I could have left out the quotation marks, which would have denoted me asking a question of my readers. However, on Saturday night, the question was directed at me, and it caused me to pause while I collected/collated a response.
In fairness, at the time this question was asked of me, I was wearing shiny gold tights, lace-up boots to a couple of inches above my ankles, a red t-shirt with a somewhat crazy print including more shiny stuff, and a cheetah print coat. I may also have been wearing over-sized oval sunglasses with sequins on the sides.
I wasn’t portraying any particular character, simply expressing the party’s theme: “vixen, foxy, quirky, tart or come as you are if you’re an old fart”. It wasn’t exactly the kind of get-up I’d be wearing to a business meeting, or even a casual Friday night visit to the neighbourhood burger joint.
I found it interesting that I found the need to pause before answering the question. Somehow, for a 50-year-old man, who lives (and dresses) a very conventional lifestyle, it felt like a question that was laden with all kinds of implications. Look at it this way – kids dress up all the time (see pic alongside of my brother and me, aged about four), but somehow it’s different for adults.
It’s a ‘thing’ to get into something crazy when you’re a spectator at a cricket test match, or for rugby sevens. One may dress as a recognisable character, whether it’s Elvis or a superhero. There is a ‘cover’ in these; they can be done without putting oneself too much on the line, as it were. Sometimes, dressing up is done with an exaggerated degree of silliness, which may also be part of the cover.
There is also a certain amount of cover if the outfit, from head to toe, has been rented. In the case of my party gear, the coat was given to the women in the house by our ex-neighbour (a fashion designer), I own the t-shirt, and actively went out and bought the shiny gold tights (admittedly for AfrikaBurn). The ‘out’ of renting doesn’t apply in this case.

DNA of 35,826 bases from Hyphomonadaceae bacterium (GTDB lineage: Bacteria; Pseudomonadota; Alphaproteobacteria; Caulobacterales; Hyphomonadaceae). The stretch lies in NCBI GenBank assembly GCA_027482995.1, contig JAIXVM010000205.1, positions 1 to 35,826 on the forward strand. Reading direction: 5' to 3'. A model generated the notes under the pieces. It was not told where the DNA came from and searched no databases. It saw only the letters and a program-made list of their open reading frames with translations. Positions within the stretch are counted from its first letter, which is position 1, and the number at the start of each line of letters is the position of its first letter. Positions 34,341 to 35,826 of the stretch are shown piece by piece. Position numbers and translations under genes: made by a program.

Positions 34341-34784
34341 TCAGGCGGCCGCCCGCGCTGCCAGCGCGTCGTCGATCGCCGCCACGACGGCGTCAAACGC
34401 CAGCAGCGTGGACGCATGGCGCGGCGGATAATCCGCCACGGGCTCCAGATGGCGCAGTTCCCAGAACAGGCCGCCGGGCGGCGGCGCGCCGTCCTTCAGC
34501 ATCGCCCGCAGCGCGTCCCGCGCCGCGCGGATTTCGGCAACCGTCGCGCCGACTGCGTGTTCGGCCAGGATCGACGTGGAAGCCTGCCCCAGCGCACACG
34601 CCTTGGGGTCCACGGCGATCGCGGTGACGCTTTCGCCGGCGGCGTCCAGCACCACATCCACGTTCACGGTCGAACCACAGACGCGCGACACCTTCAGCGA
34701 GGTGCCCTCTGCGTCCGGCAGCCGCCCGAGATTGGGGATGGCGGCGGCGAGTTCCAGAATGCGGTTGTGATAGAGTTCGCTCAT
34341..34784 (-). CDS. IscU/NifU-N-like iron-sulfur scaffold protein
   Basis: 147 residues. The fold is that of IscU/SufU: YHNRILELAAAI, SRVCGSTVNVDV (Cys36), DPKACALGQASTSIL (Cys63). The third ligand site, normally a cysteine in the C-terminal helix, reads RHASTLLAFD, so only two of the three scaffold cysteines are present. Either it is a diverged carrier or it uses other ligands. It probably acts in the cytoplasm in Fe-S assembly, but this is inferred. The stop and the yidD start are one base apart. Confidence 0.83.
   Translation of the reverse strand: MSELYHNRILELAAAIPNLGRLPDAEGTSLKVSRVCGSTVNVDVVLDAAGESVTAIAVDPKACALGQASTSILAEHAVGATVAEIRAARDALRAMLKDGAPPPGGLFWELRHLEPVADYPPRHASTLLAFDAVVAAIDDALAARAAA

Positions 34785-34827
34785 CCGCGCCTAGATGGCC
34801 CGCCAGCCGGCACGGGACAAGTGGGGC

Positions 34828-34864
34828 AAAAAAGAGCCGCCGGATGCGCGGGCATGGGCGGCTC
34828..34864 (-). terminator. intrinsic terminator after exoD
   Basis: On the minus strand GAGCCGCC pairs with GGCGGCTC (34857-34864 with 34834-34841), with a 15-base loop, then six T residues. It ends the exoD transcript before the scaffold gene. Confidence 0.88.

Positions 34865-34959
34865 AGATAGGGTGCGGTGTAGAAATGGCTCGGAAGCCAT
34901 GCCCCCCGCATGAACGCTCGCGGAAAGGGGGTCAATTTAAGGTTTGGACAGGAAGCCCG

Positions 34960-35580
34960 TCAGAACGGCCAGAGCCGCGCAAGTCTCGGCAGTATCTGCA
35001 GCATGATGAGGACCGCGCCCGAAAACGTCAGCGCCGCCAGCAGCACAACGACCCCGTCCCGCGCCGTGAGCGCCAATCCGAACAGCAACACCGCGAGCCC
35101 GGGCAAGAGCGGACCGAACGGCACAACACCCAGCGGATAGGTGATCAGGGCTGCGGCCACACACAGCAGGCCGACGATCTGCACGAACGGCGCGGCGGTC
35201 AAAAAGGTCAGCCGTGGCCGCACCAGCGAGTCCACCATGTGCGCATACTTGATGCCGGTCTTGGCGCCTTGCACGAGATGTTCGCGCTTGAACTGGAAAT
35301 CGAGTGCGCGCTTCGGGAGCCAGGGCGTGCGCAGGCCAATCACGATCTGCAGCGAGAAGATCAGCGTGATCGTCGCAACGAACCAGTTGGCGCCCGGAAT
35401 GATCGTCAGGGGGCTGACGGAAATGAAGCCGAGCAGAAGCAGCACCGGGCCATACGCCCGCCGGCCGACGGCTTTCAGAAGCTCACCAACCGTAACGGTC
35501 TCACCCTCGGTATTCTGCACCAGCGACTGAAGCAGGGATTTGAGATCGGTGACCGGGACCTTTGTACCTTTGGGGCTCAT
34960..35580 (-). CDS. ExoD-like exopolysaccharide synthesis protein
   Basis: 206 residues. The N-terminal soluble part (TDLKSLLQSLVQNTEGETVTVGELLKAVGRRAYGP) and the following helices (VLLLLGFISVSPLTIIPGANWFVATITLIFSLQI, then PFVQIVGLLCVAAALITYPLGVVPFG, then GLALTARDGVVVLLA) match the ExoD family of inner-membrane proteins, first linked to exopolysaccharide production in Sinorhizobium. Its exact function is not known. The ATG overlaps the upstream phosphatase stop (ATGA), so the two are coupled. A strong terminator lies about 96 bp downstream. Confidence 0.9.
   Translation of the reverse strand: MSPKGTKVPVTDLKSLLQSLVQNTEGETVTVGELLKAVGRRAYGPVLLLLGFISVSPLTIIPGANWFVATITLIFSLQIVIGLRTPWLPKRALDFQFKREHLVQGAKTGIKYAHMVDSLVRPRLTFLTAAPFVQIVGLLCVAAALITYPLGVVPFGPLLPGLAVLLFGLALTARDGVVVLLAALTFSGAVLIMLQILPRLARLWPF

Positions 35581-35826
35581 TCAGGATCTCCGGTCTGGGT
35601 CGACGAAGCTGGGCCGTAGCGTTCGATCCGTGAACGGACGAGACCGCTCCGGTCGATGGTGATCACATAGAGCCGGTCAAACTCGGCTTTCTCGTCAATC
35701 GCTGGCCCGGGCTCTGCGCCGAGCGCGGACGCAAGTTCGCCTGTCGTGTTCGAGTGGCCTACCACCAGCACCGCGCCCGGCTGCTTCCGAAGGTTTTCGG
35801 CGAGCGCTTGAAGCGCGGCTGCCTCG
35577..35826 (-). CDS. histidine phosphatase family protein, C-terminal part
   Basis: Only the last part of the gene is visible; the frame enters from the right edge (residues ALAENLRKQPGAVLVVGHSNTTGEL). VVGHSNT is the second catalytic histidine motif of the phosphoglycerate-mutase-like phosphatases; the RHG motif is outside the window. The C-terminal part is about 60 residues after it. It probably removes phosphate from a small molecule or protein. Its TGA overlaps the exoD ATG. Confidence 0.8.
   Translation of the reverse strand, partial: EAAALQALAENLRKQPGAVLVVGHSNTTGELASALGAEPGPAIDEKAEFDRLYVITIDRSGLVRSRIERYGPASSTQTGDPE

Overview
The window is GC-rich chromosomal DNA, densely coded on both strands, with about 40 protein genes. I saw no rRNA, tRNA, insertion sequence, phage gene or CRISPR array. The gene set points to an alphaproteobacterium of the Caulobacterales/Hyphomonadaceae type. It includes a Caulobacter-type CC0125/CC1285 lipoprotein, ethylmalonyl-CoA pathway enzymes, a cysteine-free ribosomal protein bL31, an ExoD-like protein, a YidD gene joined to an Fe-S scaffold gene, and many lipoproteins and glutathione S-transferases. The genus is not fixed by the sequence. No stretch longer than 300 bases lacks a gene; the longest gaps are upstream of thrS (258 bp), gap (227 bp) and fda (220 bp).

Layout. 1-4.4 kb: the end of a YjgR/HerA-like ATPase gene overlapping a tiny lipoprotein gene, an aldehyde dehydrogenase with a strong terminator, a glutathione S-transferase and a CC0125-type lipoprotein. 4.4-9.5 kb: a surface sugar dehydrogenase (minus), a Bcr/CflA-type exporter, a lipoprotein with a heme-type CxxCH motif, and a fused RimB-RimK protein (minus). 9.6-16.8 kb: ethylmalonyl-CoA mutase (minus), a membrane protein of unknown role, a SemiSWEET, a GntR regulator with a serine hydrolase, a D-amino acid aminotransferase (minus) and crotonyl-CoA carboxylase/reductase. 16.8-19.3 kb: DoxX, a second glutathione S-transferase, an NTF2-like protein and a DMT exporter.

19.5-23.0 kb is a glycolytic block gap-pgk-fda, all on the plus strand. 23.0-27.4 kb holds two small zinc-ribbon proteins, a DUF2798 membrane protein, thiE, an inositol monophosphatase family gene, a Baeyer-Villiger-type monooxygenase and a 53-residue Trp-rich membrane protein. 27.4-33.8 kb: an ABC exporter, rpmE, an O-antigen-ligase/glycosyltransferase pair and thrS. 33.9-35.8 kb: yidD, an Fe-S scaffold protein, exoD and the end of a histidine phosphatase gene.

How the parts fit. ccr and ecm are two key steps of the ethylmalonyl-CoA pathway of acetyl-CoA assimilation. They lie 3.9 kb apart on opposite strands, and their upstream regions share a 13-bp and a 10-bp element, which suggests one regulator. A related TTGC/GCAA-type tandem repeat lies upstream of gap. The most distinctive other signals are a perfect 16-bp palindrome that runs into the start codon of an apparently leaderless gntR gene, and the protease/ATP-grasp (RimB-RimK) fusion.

But it doesn’t have to be about expressing deep-seated psychology. For some, it’s just being creative – or even a bit crazy – seasoned with a sprinkling of exhibitionism. Technically, this may fall into the realm of having a particularly individual style, because it’s how these peeps go out on any average day, even though it may come across as ‘dress-up’.
Dressing up is more fairly the subject of an entire book, not just a few hundred words of my ramblings, so I’m going to keep this focused around the initial question.
My admittedly safe answer was something along the lines of me feeling comfortable doing it when circumstances require (or is that, when the opportunity arises?), which is not the same as saying “Yes!”
On one of the days of AfrikaBurn this year, I wore pretty much the same get-up, with the exception of the t-shirt, in that I was bare-chested under the cheetah print coat. My body is not buff, and I don’t have the skin type that takes on any tan, so this was a big step for me. It felt liberating to cross a line of vulnerability by exposing my upper body to this extent.
Somehow, it’s different to being shirtless by the pool. So, dressing up can also be about facing one’s vulnerabilities – which can take many forms.
During the party, someone asked if I ‘was’ Mick Jagger or David Bowie. Her mindset is clearly that dress-up is an attempt to represent a known character, which wasn’t a consideration for me. She wasn’t entirely wrong – in a sense I was shedding conventionality by taking on a rocker’s look, of sorts. And I had fun doing it.
Play is good for adults, too. So, yes, I enjoyed dressing up on Saturday.